Truth be told, this is the easy part – festivals are (at their best) celebrations of cinema.  I’m excited to meet the other filmmakers and see their films (especially the controversial POPE JOAN with John Goodman).   We have lots of cast and crew flying out for the screening and the post-awards-ceremony-pre-screening par-te at the Boulder Draft House!  The film’s very talented composer Paul Larson of THE MINOR CANON, will be playing a set of songs from the film and our trailer will be screening on 8 flat screen TVs around the bar.  We’ll have Lake Effect drink specials, CDs of the score and copies of our poster for sale… like I said, festivals are celebrations!  And of course, there’s the screening and the Q & A…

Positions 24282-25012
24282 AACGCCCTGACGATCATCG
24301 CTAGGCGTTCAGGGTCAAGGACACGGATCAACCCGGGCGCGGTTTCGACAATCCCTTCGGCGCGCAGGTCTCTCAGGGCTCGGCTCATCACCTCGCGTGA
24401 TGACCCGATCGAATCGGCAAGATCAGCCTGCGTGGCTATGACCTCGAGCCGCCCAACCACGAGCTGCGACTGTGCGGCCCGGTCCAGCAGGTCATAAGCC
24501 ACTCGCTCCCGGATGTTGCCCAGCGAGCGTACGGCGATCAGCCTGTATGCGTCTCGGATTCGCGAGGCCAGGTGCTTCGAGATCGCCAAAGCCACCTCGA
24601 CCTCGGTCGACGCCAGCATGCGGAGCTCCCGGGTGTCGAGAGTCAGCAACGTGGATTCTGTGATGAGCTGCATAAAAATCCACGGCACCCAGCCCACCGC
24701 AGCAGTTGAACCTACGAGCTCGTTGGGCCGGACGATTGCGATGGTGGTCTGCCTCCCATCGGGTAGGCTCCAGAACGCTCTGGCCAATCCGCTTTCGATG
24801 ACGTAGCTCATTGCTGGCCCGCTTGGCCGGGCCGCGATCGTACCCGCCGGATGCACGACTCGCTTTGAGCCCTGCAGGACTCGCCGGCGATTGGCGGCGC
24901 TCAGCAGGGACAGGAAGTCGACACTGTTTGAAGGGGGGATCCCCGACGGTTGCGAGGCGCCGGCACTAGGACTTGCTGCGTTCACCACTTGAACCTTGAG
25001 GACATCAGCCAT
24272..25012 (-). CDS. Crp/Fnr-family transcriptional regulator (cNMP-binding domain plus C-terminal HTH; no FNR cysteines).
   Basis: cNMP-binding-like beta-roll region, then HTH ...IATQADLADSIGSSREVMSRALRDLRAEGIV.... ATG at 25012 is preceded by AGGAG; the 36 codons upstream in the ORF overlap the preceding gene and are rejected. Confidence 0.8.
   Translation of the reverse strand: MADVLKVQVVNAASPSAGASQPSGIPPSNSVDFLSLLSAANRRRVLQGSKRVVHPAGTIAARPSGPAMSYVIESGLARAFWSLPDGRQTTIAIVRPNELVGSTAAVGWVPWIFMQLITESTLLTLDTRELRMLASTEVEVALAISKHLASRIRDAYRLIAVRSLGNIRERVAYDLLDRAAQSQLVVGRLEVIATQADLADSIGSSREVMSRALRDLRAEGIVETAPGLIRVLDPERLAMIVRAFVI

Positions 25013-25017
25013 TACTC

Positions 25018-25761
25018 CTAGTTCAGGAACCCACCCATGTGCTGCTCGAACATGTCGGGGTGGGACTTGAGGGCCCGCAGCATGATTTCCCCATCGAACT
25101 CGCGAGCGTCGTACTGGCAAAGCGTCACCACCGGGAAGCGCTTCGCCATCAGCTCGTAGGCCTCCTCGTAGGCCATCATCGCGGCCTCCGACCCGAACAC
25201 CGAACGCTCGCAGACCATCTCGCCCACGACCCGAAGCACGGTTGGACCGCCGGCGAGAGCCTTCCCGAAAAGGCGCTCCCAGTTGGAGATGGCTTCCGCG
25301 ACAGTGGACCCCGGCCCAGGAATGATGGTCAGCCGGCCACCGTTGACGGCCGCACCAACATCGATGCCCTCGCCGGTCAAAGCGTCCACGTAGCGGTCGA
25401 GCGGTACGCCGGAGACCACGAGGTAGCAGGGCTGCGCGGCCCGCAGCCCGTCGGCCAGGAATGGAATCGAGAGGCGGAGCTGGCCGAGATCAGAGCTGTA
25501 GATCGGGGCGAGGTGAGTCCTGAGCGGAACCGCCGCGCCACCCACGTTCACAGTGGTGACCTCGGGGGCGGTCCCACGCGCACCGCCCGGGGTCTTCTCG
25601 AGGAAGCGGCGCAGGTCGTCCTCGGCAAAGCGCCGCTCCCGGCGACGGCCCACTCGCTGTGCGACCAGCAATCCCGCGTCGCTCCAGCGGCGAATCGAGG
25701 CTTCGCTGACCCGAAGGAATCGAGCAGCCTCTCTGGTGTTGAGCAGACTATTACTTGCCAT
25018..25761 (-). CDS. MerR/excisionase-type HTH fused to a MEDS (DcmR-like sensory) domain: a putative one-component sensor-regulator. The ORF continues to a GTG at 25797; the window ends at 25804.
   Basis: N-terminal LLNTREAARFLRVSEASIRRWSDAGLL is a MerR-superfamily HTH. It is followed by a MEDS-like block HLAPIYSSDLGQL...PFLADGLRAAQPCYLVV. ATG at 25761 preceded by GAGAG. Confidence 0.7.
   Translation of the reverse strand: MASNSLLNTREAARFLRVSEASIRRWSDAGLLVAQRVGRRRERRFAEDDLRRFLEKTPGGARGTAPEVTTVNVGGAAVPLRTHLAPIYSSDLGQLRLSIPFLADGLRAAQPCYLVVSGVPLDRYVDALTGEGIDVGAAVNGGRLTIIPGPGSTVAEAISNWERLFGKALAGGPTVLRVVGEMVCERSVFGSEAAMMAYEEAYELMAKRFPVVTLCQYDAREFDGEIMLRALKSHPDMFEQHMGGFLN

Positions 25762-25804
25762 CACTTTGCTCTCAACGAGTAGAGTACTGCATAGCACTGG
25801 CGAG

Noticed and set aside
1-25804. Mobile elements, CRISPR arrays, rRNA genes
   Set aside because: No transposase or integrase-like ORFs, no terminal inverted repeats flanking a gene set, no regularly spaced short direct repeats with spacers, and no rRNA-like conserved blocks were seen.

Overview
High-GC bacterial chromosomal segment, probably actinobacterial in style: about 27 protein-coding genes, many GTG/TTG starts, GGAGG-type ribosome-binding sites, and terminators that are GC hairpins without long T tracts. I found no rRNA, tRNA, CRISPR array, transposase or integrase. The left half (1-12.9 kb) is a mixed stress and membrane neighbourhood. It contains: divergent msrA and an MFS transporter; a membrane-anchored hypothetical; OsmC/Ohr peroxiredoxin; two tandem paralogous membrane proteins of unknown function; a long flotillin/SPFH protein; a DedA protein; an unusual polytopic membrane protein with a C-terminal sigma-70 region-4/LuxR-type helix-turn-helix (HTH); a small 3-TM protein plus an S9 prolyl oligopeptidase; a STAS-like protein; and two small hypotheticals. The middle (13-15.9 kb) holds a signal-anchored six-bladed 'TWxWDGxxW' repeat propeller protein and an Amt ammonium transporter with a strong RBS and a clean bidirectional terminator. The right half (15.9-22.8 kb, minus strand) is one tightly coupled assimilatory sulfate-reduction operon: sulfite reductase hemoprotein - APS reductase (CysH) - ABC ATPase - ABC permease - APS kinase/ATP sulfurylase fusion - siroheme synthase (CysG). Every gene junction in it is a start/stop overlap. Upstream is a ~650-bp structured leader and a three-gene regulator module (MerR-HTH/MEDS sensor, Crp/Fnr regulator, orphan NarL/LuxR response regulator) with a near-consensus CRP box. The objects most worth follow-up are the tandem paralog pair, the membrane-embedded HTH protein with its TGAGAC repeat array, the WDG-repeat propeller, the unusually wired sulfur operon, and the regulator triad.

I’m not always a fan of watching my work with an audience – it’s like hearing your own voice recorded – you’re never sure it quite sounds like you.   And then you have to get up and talk about your work – which is a bit redundant, like an addendum to the film.  I’d rather sit behind a two-way mirror and eavesdrop as the audience talks amongst themselves…  that’s assuming that there is, in fact, an audience and that they like it. 

Ah, there they are… the pins and needles... and uhp - there's the baby calling.  

Tuesday, September 14, 2010

#2 Down to the Wire

Jennifer Westin, workin' it.
I’m sitting next Producer Jennifer Westin, who is right now investigating the latest UPS drop off time and the closest drop off location to our tape house, where The Lake Effect is gettin’ laid down.